Gary Rosenblatt writes that in his morning prayers he cannot bring himself to say the traditional blessing recited by men thanking God for “not making me a woman.” (“A Woman’s Plight, A Community’s Shame,” Editor’s column, April 24.)
He objects to the common defense of this blessing, namely, “that men express their gratitude for having more mitzvot to fulfill than women.” This defense was repeated by Mr. Abe Katz in his Letter to the Editor, May 1.
Although Rosenblatt’s objection to this defense may be valid, it is my opinion that the blessing has an entirely different meaning, one with which he may be sufficiently comfortable to return to the traditional blessing. The blessing expresses a man’s recognition of the gender-specific physical and psychological challenges faced by a woman, and his appreciation of being relieved of such burdens. In particular the burdens of the reproduction process and the physical and emotional challenges associated with it fall almost entirely on the woman.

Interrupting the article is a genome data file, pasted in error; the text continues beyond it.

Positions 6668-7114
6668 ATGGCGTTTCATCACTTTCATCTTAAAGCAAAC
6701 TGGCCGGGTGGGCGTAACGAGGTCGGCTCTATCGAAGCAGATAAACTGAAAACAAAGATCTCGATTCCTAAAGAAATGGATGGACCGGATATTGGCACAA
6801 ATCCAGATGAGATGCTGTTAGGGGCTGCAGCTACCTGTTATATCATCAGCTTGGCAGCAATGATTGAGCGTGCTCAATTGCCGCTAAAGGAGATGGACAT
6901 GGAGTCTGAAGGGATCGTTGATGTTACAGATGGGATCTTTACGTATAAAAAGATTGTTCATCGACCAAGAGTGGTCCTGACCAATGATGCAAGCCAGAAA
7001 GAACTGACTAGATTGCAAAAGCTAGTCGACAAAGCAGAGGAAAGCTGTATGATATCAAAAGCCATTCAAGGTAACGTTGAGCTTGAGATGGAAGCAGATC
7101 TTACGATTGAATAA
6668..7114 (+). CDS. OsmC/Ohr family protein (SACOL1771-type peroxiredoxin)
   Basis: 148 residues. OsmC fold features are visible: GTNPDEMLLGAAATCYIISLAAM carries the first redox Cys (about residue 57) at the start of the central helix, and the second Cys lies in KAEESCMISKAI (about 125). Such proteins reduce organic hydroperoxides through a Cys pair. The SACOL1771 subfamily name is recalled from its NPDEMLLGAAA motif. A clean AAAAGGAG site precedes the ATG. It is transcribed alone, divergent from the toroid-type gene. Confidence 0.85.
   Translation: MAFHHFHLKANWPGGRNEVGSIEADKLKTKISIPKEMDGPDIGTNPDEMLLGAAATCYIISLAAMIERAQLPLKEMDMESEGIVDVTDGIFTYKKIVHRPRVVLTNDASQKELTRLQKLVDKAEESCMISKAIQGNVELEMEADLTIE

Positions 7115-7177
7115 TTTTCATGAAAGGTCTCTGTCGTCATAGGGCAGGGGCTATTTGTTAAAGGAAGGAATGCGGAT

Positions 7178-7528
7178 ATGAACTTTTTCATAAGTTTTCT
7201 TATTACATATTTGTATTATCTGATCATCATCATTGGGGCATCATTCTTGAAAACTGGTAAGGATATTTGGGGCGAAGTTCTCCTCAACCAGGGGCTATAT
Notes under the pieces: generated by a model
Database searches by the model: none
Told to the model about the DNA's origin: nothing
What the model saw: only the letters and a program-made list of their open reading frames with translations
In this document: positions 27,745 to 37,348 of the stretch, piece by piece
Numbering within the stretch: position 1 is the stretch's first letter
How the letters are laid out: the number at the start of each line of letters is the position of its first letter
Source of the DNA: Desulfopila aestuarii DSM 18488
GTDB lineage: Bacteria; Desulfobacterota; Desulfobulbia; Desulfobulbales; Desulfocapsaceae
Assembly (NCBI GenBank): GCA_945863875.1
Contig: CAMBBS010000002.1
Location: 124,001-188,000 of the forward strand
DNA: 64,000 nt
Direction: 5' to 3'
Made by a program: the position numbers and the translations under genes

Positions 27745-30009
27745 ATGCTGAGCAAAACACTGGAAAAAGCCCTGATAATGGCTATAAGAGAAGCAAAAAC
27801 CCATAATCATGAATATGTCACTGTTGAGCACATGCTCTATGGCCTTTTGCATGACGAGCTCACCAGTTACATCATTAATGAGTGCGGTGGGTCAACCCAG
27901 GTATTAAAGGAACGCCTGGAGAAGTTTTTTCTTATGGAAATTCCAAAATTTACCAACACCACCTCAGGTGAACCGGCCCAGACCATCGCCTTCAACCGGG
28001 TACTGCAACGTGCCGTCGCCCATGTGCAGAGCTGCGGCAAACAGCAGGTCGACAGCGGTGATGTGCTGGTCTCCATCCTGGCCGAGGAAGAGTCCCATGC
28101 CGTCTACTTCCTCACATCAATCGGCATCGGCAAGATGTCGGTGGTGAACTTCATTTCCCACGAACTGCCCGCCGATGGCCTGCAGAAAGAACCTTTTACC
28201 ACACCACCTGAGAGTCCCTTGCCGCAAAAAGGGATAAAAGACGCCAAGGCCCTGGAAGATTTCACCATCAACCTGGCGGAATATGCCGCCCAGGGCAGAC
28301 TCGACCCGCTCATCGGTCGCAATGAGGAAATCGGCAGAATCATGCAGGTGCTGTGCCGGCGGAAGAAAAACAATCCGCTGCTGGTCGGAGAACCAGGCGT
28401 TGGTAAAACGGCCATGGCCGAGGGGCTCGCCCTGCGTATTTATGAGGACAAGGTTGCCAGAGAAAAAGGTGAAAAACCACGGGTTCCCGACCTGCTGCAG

Furthermore, the statement that men have more mitzvot than women is not exactly on the mark. Indeed all negative commandments must be observed by men and women, but a woman is excused from particular positive commandments that potentially interfere with her ability to meet her special challenges, including her obligations as a mother. Thus the “defense” of this blessing is that it is man’s understanding of the burdens of the woman and not a claim of religious superiority.